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National Sewing Month #4 – In a Bind

September 8, 2012

I was a little delayed in posting this – because. . . well I was in a bind – literally and figuratively.

Probably about 10 years ago – our neighbors across the alley had a little girl. They visited us for dinner and she was such a cute toddler – I decided to make her an apron. (I think we had talked about cooking that night.)

Handmade Teddy Bear Cobbler Apron

“Miles and miles” (I exaggerate a little) of narrow binding adorns this festive teddy bear cobbler apron.

With best of intentions a yard or so of patriotic teddy bear fabric was cut to make a charming cobbler style apron complete with what seems now like miles of bias binding – very narrow bias binding as directed by the designer/pattern company. Then I got busy and the project was shelved – other projects came and went. Some completed, some not. My daughter was born, kept me busy and grew. She outgrew the prospect for the apron ages ago (even though I tried to see if she could model it for this post.)

As part of my September National Sewing Month Challenge – I “dusted” off the apron and began. . . and so did the headache. The pattern called for binding around just about every seam – and because the apron is a toddler size 3 – the 1/4 inch seam allowance seems tiny.

Flashback to an American Sewing Guild Neighborhood Group Meeting two years ago at Sewtropolis in south Minneapolis. The owner, Nikol, had invited a representative from one of the sewing machine dealers in to share ideas with the group. We all got to try a number of things. Two standouts for me were sewing flat (or sew through) buttons on by machine (I did that on another project very soon after!) and a binding foot. It was the slickest thing to slip the bias binding into the sewing machine foot and simply stitch. (OK – it took some practice – but it was pretty cool how the design of the foot did most of the hard work!) Wishing I would have had one of those binding feet this week – it would have gotten me out of the bind I was in!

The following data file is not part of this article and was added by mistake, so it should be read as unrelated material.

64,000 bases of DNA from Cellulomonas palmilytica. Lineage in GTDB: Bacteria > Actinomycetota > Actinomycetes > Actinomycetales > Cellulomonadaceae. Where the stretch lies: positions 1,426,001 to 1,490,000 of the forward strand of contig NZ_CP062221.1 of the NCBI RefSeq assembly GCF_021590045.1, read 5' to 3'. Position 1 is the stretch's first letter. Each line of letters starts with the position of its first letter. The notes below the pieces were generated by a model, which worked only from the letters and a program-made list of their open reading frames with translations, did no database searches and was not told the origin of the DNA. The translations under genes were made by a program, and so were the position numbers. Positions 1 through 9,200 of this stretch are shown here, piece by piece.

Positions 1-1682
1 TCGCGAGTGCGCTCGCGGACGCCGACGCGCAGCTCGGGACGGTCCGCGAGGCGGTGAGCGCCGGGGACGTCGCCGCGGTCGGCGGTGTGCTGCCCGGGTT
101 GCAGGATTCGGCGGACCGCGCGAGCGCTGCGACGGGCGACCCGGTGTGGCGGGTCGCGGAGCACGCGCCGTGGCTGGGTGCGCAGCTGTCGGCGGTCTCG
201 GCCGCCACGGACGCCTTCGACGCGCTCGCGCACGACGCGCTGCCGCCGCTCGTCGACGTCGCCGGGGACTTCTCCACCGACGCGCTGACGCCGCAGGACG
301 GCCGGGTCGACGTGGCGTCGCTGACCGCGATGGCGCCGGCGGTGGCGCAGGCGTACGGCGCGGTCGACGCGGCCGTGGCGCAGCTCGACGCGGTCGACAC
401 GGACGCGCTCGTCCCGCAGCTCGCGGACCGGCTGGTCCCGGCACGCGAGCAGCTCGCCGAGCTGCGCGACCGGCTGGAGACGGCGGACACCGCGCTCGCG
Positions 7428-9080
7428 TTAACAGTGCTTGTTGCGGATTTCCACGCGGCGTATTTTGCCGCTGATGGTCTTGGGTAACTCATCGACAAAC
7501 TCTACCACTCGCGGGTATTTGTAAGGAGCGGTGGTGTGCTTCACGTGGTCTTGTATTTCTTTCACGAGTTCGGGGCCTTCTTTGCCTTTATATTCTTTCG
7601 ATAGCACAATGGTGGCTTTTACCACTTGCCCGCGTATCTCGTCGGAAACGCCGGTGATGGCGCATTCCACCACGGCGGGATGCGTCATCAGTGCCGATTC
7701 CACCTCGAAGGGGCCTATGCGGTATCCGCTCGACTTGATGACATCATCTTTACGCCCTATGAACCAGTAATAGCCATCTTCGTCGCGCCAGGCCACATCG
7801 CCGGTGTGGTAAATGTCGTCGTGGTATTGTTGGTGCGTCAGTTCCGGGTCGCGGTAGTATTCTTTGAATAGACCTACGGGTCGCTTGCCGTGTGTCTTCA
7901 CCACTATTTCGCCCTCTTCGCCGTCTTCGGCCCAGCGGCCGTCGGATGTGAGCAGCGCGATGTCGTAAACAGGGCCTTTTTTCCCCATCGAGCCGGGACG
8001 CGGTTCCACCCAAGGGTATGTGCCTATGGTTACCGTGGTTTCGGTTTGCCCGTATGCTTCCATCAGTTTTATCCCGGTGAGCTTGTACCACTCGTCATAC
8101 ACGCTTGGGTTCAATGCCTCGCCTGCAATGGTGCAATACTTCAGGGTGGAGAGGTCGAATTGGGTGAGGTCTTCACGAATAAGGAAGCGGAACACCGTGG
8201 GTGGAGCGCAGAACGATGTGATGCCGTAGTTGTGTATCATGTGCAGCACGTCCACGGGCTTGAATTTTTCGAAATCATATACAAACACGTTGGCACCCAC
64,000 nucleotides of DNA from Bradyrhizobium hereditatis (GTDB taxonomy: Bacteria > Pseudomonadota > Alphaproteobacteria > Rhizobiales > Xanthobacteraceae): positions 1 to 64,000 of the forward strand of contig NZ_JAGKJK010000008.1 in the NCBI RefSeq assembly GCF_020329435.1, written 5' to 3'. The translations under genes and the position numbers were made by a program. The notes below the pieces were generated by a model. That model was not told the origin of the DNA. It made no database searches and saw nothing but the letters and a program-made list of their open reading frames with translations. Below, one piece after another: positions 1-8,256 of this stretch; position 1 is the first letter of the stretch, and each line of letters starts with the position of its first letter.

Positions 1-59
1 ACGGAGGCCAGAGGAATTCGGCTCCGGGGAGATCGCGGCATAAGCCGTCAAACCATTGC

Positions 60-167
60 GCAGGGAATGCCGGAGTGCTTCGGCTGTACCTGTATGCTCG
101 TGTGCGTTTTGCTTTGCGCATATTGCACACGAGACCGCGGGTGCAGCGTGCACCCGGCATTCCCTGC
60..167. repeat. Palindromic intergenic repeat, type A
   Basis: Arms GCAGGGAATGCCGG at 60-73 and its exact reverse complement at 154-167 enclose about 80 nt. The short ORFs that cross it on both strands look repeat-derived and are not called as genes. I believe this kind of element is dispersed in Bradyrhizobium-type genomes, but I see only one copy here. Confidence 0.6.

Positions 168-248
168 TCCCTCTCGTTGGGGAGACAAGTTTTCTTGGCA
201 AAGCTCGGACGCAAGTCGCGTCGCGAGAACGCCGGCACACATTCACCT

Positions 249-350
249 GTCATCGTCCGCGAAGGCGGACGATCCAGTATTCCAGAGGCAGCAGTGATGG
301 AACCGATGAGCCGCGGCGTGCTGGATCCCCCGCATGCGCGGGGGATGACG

I have to admit – that’s one of the benefits of membership in the American Sewing Guild’s local chapter. I’ve learned to take some “risks” in my sewing – trying things I might have been reluctant to do before (like twin needle). Of course I love the discount with sewing retailers – that’s paid for my annual membership each year! The Guild does educational programs throughout the year – I’m kind of hoping I get keep some time clear to attend Bold Over Batiks this fall. And I have some projects to finish for the Fall Fashion Show (which I am also responsible for coordinating – I have a great committee, so they make it easy!)

Now. . . what to do with this little size 3 cobbler apron?

Disclaimer – I am a member of the American Sewing Guild and have also worked as a sewing instructor at Sewtropolis.

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